Yeah. That’s that is truly incredible. And, and at that point, is that like the turnaround, when you, when you really started to focus on what the future looked like, and then eventually that led you to what we’ll talk about next? Uh, the, the Olympics <laugh> I know there’s a, there’s a long road between those two things obviously, but how did you go? I guess this is a better question from that point in time to fast forward, like two years later, and you’re now competing and you’re learning a new sport and fast forward a few years pass past that. And you’re, uh, you know, winning the gold medal in the Olympics. It’s truly incredible bridge that gap for us.
Dan Cnossen: (56:54)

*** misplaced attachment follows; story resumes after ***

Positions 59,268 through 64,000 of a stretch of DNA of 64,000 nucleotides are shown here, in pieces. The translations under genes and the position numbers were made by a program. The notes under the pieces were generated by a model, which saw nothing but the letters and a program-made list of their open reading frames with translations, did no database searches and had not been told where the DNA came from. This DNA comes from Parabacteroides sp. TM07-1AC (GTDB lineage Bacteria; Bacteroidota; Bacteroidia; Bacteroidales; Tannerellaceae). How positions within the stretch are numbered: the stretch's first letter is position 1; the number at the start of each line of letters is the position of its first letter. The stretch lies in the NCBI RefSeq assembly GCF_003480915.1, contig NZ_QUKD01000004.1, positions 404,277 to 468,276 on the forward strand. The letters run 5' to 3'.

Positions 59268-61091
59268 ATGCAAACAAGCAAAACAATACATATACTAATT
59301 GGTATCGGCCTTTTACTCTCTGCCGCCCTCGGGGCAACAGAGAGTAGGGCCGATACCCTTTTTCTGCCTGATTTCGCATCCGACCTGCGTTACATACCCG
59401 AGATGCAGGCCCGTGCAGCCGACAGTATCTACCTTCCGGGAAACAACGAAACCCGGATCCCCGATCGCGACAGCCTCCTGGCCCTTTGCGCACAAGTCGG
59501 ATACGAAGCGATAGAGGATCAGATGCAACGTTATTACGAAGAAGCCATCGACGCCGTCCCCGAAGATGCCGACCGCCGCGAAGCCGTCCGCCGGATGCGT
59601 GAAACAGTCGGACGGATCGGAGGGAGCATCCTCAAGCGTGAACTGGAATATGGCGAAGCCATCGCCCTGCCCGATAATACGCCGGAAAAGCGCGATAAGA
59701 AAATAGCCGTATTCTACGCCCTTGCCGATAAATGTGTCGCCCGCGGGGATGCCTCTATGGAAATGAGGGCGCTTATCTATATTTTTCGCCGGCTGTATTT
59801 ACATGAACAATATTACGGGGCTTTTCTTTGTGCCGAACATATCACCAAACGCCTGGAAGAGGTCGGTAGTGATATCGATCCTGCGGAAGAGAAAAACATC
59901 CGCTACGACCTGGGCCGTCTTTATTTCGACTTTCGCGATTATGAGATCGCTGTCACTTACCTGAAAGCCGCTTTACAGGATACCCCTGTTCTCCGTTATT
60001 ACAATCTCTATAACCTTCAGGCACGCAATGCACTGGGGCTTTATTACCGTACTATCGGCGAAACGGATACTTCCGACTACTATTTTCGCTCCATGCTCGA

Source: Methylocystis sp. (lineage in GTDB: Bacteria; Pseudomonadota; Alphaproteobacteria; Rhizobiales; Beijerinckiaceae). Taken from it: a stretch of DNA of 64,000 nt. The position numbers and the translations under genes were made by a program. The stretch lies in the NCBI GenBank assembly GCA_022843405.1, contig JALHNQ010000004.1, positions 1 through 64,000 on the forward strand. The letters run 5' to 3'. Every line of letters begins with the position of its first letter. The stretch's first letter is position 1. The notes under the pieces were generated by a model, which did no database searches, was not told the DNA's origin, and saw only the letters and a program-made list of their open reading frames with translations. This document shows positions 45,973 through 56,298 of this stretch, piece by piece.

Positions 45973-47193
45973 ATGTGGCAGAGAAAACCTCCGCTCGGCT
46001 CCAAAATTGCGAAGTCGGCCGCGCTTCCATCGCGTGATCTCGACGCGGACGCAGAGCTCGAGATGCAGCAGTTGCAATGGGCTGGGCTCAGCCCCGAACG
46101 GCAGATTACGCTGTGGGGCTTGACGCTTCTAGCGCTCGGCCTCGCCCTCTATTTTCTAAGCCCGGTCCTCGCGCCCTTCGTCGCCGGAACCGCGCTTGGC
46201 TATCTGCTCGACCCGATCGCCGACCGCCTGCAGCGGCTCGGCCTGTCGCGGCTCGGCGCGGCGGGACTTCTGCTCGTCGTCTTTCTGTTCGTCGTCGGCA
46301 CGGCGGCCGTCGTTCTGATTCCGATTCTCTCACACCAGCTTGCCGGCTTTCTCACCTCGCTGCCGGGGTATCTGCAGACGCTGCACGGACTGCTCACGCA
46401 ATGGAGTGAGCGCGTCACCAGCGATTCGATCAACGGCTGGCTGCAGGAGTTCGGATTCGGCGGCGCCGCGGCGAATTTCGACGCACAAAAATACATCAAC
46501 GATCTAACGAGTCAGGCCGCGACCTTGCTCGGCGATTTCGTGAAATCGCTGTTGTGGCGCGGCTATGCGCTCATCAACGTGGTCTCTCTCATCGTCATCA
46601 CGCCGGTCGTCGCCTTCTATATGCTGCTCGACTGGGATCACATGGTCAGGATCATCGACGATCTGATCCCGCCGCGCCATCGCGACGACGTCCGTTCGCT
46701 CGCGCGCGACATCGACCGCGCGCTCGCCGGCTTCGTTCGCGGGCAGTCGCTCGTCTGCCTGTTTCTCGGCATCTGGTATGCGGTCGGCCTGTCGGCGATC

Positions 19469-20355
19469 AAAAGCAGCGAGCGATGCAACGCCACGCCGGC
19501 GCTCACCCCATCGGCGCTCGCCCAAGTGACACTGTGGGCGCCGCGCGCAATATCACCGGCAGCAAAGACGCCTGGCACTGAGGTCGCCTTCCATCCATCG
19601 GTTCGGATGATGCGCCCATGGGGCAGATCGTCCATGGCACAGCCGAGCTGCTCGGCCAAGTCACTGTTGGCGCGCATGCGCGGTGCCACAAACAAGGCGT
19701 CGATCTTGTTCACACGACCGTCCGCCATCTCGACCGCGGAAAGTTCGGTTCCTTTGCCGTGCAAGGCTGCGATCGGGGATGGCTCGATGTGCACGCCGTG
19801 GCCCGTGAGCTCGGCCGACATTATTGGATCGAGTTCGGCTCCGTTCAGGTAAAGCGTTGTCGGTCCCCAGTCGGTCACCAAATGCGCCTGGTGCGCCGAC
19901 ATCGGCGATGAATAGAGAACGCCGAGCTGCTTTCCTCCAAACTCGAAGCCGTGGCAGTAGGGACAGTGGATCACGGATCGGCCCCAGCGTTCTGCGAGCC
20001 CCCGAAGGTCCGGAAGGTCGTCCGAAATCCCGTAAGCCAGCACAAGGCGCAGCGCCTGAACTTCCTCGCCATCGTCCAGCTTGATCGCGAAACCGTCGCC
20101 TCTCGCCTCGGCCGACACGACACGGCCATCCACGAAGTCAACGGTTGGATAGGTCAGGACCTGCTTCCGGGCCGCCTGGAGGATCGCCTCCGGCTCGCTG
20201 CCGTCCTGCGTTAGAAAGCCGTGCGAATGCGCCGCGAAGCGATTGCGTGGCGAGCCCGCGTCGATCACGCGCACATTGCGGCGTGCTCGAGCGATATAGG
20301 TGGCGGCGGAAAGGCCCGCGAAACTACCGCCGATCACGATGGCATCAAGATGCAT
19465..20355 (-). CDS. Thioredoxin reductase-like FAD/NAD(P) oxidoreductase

Well, oh, well thank, I mean, yeah, the gap, it was, it was like nine, nine years, but it, it, there was never a turnaround time in the ho there’s never a day that I was just like, oh, I am over the hill. And now everything is gonna be smooth, sail. It was never like that. I, I remember after being discharged from the hospital as an inpatient thinking, okay, now I’m an outpatient. I’m living out in town with my sister. She’s driving me in every day for physical therapy. Learning how to walk on legs. Got the prosthetics they’re short in the beginning. You’ll eventually get knees later. This is great. I I’ve got some momentum. It’s awesome. And then all of a sudden, my stomach starts getting bigger, a little bit bigger, a little bit bigger. What’s going on. Eventually I look like I’m pregnant and my sister is, you gotta go.You gotta go. And this was a time in the hosp. Like I was, it was the holidays actually. So I wasn’t going in on a daily. And it was like, I tried to drink some water and I would throw it up. And I look like I’m pregnant, like six months pregnant. What, what, what the hell is going on? And she’s like, you are going in. I didn’t want to go in. I’m like, they’re gonna put the NNG two back in me. I don’t want to do that. You’re going in. And so I go in and, uh, it’s now by the time I’m admitted and everything there happened to be a major snowstorm hitting DC. That that night I went into an emergency surgery that was 14 hours. And I came out of that in the hospital, in an inpatient, my Stu my abdomen completely cut open again, vertically, all that core work I had done, it’s all gone.And, uh, you know, I was, I was just backed up my bowels, weren’t working. And so this is a major setback and NG tube is back in. I thought I was over that, but you know, it’s just one of these things outta your control. What can you do eventually getting better again, eventually getting back to the point where I was, but that was gonna take is a few weeks of setback, maybe a few months. I don’t know, but, you know, I just focused on the prog progress. And when I did get the prosthetic legs, I, uh, I, I thought of it as, as being a sport that I could, I could do. It’s it’s training. You know, I know if there’s one thing I know from my time in the seal teams, it’s not necessarily, it’s not gun fights, but it’s training. It’s training to be better.And every time you complete a cycle or a deployment, you start back up again, you train from the basics and you work your way up. Now I’m just 29 and turning 30 and working on the basics, walking, I’m gonna eventually get prosthetic legs that allow me to run. I’m gonna focus on that. And when I did get them it’s training, I’m gonna start at the basics, running a hundred meters, running 400 meters, trying to run a mile continuously trying to run that mile faster, trying to run a 5k, signing up for the army, 10 miler, having my platoon mates come and run it with me like that was meaningful. But all this stuff is, is training it’s training. That’s what it is, what it does for my mind is that I can focus on what I’m gonna do today to make myself better and training eventually migrated into training for the ski team.I, I had been exposed to CrossCountry skiing for so many reasons. CrossCountry skiing is the right sport for me, combining that with, by Athlon skiing and shooting, being in the woods, being part of a team, physicality long term goals, training for those goals, putting your skills to the test overseas. All I could go on and on about why I, I got into the Paralympics, but specifically CrossCountry skiing and by Athlon. But, but that, it just, it just was training. And, and I love training, and I think many people can talk about this, but I am a firm believer that athletes or anybody focused on some kind of competition or sport. You focus on the actual process. Like, like I say, you know, just taking a few steps at a time under that telephone pole or, or, uh, focusing on what I can do today. There’s a training plan.It all makes sense. It has cycles and you just start to see progress, but you put your faith in that. And, uh, I think that can tend to displace some of the negative thoughts that can be in your mind. If you just focus on what you need to do right now, what is the training plan have you do? And that’s, that’s eventually, you know, eventually this momentum that gets created it eventually did result in a gold medal in 2018 in, in, by Athlon in that. And even that was not the end result. It just that day things lined up. And there were people in my career who if they had been on the start line that day, they would’ve probably beat me if they had an average performance. But on that particular day on that start line, I had a good race and it was a, it was a race that, that was better than the people that happened to be on that start line. And so there’s a lot of things that are outta your control as an athlete, but whether you’re learning how to walk on prosthetic legs or whether you’re training for a sport, it’s just, it’s just focusing on what you need to do that day. And then you add that up day after day after day, they’re getting, they’re gonna be some setbacks, but when you look at the long term, if you stay focused, you will see a lot of progress.